Why are you still shipping Mono?


Then there's this new debacle over Firefox:

[quote]
I decided to upgrade my copy of Firefox 3 Beta5 to the recent Release
Candidate today and was greeted with something quite unexpected.

Instead of my browser window opening as it was supposed to do I was
given a End-User Software License Agreement (EULA) screen which would
not let me use Firefox until I agreed with the terms and conditions.

While Mozilla has had a EULA since Firefox 1.5 or so they have never
brazenly shoved it into the end-user's face until now. It immediately
set me on edge because this behavior is indicative of proprietary
software and not something you would expect to see when using something
that is open source.
[quote]

http://www.linuxinfusion.com/firefox-3-rc1-forces-you-agree-eula-usage


Why are you still shipping Firefox instead of GNU IceCat, which is after
all exactly the same software - but without the additional restrictions
that make Firefox® non-Free?

--
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Keith G. Robertson-Turner

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Old 06-02-2008, 02:59 AM
"Horst H. von Brand"
 
Default Firefox and Moonlight (Mono) "Free Software" Status?

As far as I see, the Moonlight "Covenant" is /far/ from open source; so as
long as the conditions stay as today, this is just out of the question for
Fedora.
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Old 06-02-2008, 02:59 AM
"Horst H. von Brand"
 
Default Firefox and Moonlight (Mono) "Free Software" Status?

As far as I see, the Moonlight "Covenant" is /far/ from open source; so as
long as the conditions stay as today, this is just out of the question for
Fedora.
--
Dr. Horst H. von Brand User #22616 counter.li.org
Departamento de Informatica Fono: +56 32 2654431
Universidad Tecnica Federico Santa Maria +56 32 2654239
Casilla 110-V, Valparaiso, Chile 2340000 Fax: +56 32 2797513

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Old 06-02-2008, 06:11 AM
Rahul Sundaram
 
Default Firefox and Moonlight (Mono) "Free Software" Status?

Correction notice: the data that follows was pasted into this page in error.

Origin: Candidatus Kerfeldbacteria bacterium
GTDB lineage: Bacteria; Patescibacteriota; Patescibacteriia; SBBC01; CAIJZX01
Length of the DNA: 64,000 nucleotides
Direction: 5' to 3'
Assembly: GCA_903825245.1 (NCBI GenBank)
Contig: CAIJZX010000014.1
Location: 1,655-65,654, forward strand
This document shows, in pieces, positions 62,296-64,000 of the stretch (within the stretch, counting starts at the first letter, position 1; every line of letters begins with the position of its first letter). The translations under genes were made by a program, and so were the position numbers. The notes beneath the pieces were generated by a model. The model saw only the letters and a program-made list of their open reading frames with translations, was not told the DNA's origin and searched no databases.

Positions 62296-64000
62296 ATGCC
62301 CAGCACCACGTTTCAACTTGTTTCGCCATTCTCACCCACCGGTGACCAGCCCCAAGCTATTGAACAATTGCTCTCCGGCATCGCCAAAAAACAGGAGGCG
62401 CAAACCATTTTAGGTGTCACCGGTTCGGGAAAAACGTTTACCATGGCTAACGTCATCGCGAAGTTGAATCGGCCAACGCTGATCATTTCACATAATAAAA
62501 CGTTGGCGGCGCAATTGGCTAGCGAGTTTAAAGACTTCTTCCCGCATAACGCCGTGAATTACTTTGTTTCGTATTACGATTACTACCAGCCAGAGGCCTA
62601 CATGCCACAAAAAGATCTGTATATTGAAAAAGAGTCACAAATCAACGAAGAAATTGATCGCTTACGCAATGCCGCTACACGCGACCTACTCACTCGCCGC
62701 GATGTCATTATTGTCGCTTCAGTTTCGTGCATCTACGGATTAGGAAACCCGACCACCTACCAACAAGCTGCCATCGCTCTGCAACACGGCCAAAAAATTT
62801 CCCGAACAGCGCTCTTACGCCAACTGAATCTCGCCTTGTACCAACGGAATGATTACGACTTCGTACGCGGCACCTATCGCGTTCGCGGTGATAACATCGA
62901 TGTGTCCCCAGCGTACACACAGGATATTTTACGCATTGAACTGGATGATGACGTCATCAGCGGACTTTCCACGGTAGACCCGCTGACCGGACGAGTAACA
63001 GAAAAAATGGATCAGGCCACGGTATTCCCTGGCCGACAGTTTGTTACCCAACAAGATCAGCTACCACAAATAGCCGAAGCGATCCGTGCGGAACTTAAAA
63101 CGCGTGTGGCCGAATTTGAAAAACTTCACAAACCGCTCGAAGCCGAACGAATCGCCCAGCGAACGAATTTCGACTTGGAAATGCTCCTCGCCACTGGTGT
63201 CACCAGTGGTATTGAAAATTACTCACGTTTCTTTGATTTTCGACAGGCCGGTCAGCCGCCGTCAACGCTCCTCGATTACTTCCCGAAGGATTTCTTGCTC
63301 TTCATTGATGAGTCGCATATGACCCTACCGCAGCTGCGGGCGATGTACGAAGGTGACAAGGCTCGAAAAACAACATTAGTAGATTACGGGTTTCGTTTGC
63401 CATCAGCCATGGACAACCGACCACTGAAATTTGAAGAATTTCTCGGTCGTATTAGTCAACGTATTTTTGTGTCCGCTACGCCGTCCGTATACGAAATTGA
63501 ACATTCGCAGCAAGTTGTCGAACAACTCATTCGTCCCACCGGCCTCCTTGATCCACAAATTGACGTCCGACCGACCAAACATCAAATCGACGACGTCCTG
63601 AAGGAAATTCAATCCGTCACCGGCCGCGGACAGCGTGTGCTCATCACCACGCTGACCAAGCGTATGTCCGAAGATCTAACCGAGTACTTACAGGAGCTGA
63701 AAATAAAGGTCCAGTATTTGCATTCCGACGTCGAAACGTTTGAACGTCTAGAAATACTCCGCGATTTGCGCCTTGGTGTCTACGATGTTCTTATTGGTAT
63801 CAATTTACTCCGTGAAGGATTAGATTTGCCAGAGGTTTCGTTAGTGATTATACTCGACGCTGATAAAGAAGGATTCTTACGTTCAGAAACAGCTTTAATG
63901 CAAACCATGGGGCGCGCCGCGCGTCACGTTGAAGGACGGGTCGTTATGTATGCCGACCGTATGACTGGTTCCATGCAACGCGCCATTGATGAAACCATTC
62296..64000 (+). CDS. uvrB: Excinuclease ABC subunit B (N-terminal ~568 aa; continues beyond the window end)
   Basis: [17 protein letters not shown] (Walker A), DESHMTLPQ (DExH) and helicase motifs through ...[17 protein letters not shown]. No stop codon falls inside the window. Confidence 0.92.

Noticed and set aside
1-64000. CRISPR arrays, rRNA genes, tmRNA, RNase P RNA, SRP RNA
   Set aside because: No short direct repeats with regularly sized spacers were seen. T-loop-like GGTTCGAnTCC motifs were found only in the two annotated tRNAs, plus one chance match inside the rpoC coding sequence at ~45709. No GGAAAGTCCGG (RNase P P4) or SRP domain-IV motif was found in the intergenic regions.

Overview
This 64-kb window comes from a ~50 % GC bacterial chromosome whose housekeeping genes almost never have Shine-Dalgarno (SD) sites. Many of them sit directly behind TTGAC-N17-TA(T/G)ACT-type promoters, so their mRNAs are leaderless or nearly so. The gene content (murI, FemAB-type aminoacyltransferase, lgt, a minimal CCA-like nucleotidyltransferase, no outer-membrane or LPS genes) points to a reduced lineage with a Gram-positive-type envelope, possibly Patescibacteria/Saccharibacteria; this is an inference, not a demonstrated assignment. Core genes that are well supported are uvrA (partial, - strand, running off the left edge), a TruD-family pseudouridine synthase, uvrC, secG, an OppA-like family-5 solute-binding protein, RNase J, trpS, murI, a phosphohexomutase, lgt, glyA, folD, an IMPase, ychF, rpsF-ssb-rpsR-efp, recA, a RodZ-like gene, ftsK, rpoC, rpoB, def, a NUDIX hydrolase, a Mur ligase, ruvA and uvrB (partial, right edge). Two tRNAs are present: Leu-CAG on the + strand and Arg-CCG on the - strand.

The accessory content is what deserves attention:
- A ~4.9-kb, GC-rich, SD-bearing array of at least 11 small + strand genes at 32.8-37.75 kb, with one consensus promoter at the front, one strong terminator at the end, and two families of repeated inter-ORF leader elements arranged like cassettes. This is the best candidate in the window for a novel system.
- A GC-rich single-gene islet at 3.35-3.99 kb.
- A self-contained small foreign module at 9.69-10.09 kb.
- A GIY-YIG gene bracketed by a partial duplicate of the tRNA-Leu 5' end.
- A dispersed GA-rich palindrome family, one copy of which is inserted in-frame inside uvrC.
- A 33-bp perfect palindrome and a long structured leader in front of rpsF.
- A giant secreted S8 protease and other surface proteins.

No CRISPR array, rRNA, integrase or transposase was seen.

Keith G. Robertson-Turner wrote:

Any comments on the following, and how it might pertain to future releases?:


Moonlight:

http://fedoraproject.org/wiki/ForbiddenItems#Moonlight

Mono has been discussed extensively in the past. So just refer to list
archives for details.


Firefox: EULA shown is just MPL/LGPL/GPL and doesn't really make it
non-free anymore than showing EULA in previous Fedora releases made it
non-free.


However refer

https://bugzilla.redhat.com/show_bug.cgi?id=447661

Rahul







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Old 06-02-2008, 08:24 AM
"Keith G. Robertson-Turner"
 
Default Firefox and Moonlight (Mono) "Free Software" Status?

Verily I say unto thee, that Rahul Sundaram spake thusly:
> Keith G. Robertson-Turner wrote:

>> Any comments on the following, and how it might pertain to future
>> releases?:
>
> Moonlight:
>
> http://fedoraproject.org/wiki/ForbiddenItems#Moonlight

Thank you. I hadn't actually seen that page, but I was aware that you'd
blocked Moonlight as non-Free. Indeed, this is why I'm so surprised that
you don't block Mono for the same, or similar, reasons.

> Mono has been discussed extensively in the past. So just refer to
> list archives for details.

In advance of reviewing the archives, I'd just like to reiterate
concerns that have been made about Mono elsewhere:

Quote:
I read the agreement between Xandros and Microsoft, and one of the
excluded products was Mono, so Microsoft promises to not sue Xandros
over their distribution but excluding Mono and a few other products,
i.e. they reserve the right to sue over Mono. I wonder if this is an
interesting preview of on what basis they want to fight the free world.